BAR HARBOR — This past Christmas Day, a NASA rocket lifted off from Europe’s Spaceport in French Guiana carrying the James Webb Space Telescope, the largest and most sophisticated space observatory ever built.
Ralph Longworth, a long-time summer resident of Pretty Marsh who now lives at Birch Bay Village in Bar Harbor, was part of the team that made the telescope possible.
The telescope, which NASA boldly states “will reveal the birthplaces of the stars,” is now in orbit around the Earth.
NASA says the telescope will offer scientists around the world “the opportunity to observe galaxy evolution, the formation of stars and planets, exoplanetary systems and our own solar system in ways never before possible.
“After alignment and calibration of the mirrors and instruments, the telescope will be ready for science operations in summer of 2022.”
To work most effectively, the telescope’s sensors that detect the infrared light emitted perhaps billions of years ago must be super-chilled to minus 448 degrees Fahrenheit – about 11 degrees above absolute zero. Keeping the sensors at that temperature is a cryocooler, a component of which Longsworth designed.
“The people at Northrop Grumman who built the cooler asked me to design the heat exchanger that is used to carry gas down from room temperature to the low temperature that’s circulated to the detectors,” Longworth said.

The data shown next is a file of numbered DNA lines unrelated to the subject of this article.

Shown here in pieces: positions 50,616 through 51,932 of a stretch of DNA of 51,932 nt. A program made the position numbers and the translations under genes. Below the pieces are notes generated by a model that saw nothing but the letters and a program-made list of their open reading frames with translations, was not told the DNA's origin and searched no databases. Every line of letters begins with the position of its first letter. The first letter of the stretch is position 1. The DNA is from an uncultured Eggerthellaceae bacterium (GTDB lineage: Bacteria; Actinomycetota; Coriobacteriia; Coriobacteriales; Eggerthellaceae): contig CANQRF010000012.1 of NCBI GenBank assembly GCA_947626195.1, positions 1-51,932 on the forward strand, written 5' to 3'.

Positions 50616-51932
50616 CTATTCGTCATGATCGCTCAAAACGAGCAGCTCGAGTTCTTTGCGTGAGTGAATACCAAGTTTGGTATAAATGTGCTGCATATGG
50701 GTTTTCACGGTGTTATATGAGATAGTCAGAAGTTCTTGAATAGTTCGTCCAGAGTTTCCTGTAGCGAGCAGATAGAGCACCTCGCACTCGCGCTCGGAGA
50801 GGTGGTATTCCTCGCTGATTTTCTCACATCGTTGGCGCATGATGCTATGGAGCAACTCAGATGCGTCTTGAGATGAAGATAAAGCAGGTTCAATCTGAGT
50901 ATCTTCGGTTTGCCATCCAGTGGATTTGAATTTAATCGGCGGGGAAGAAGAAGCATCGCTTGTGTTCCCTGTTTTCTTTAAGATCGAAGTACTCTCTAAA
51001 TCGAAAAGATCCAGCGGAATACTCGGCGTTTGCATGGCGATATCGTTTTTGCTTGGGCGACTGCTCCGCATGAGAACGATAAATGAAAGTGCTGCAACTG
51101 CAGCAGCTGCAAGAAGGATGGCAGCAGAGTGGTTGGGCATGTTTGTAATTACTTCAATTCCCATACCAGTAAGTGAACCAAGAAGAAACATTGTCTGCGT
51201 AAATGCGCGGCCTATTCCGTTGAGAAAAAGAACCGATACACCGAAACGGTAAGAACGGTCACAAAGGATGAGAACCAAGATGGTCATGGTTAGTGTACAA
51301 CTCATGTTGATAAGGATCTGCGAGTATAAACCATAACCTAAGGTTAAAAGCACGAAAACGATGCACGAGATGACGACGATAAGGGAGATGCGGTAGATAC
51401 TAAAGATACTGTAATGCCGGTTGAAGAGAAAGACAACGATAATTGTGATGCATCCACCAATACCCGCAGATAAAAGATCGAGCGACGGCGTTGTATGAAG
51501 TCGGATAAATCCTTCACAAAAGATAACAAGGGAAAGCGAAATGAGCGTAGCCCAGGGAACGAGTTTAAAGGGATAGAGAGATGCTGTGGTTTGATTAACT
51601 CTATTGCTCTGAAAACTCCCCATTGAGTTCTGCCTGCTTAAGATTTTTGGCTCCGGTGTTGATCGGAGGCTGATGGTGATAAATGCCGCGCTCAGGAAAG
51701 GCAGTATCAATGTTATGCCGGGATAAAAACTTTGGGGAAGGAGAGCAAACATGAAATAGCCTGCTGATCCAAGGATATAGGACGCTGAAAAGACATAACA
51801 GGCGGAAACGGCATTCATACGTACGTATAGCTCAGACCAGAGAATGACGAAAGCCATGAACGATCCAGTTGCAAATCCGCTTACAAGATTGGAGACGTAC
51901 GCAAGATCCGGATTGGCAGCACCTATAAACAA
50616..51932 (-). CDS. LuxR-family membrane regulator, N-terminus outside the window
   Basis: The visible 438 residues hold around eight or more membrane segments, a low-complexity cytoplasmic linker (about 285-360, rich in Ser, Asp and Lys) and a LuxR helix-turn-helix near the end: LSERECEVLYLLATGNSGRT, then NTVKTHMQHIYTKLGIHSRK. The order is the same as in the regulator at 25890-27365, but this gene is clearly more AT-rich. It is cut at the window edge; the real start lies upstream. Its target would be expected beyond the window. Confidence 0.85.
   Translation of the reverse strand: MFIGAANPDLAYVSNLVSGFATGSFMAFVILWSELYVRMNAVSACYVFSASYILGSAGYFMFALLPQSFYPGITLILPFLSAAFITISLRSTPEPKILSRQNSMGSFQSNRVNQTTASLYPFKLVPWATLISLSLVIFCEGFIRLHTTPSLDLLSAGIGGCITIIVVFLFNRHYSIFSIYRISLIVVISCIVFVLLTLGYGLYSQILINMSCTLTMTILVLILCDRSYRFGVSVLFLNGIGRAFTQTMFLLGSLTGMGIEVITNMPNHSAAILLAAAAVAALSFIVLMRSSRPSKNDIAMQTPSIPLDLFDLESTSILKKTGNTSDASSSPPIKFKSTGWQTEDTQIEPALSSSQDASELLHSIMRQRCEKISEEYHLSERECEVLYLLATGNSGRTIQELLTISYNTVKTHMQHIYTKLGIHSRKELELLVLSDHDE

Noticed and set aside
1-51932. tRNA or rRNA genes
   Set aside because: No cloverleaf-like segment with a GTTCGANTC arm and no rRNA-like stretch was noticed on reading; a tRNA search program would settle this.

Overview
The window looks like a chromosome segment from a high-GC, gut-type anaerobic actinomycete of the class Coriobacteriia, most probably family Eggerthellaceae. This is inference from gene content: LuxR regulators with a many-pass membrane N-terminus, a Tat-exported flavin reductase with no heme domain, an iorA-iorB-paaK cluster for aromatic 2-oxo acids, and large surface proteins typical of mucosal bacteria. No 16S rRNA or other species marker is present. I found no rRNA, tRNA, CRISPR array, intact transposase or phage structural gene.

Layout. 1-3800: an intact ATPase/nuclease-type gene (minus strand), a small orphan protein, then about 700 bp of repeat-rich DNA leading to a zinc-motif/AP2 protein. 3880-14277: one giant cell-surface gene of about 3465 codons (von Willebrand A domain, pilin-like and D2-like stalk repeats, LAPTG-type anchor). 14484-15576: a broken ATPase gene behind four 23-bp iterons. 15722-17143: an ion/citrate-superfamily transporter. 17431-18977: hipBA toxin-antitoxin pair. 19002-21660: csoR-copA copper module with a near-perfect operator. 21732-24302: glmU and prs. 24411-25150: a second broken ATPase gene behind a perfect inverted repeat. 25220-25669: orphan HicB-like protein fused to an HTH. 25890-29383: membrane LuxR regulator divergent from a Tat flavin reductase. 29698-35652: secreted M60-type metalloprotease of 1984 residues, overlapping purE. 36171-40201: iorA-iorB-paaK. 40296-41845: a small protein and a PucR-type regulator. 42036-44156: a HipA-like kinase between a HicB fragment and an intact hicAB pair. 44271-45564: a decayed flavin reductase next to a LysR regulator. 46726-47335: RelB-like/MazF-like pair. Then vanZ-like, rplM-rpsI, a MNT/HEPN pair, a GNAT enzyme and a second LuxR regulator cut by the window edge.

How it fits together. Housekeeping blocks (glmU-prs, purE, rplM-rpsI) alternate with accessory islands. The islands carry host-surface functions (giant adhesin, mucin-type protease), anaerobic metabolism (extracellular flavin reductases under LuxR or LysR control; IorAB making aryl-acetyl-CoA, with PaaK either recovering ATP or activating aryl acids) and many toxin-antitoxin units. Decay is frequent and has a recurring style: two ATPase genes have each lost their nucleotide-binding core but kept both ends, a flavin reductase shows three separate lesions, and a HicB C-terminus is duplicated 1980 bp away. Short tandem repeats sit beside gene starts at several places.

The telescope’s infrared sensors are built to detect radiation that originated with the Big Bang some 13.8 billion years ago.
“They can see back to several million years after the Big Bang, farther back in time than we have been able to look before,” Longsworth said. “The radiation is very weak, and you can only see it because it is extremely cold. The wavelengths are very long, so you have to have very cold sensors to detect it.”
According to NASA, “The James Webb Space Telescope’s optics and scientific instruments need to be cold to suppress infrared background ‘noise.’ Moreover, the detectors inside each scientific instrument, which convert infrared light signals into electrical signals for processing into images, need to be cold to work just right.”
The cryocooler on the telescope is a many-generations advancement over a cooling device – called a pulse tube refrigerator – that Longsworth designed and built as a young scientist at Syracuse University in the early 1960s. He said later versions of that refrigerator were used for many years to cool the magnets on MRI machines.
“The other big application has been for creating ‘high vacuums’ that are widely used in the semiconductor industry because they run at low temperatures,” Longsworth said.
He spent much of his career with Sumitomo Cryogenics of America in Allentown, Pa., and he is still a consultant for the company. When Sumitomo’s research and development labs were renovated a few years ago, they were named the Ralph C. Longsworth Technology Center.
Reflecting a lifetime of scientific invention, Longsworth holds, either by himself or with colleagues, more than 70 patents or patents pending.
The James Webb Space Telescope is named for a former NASA administrator.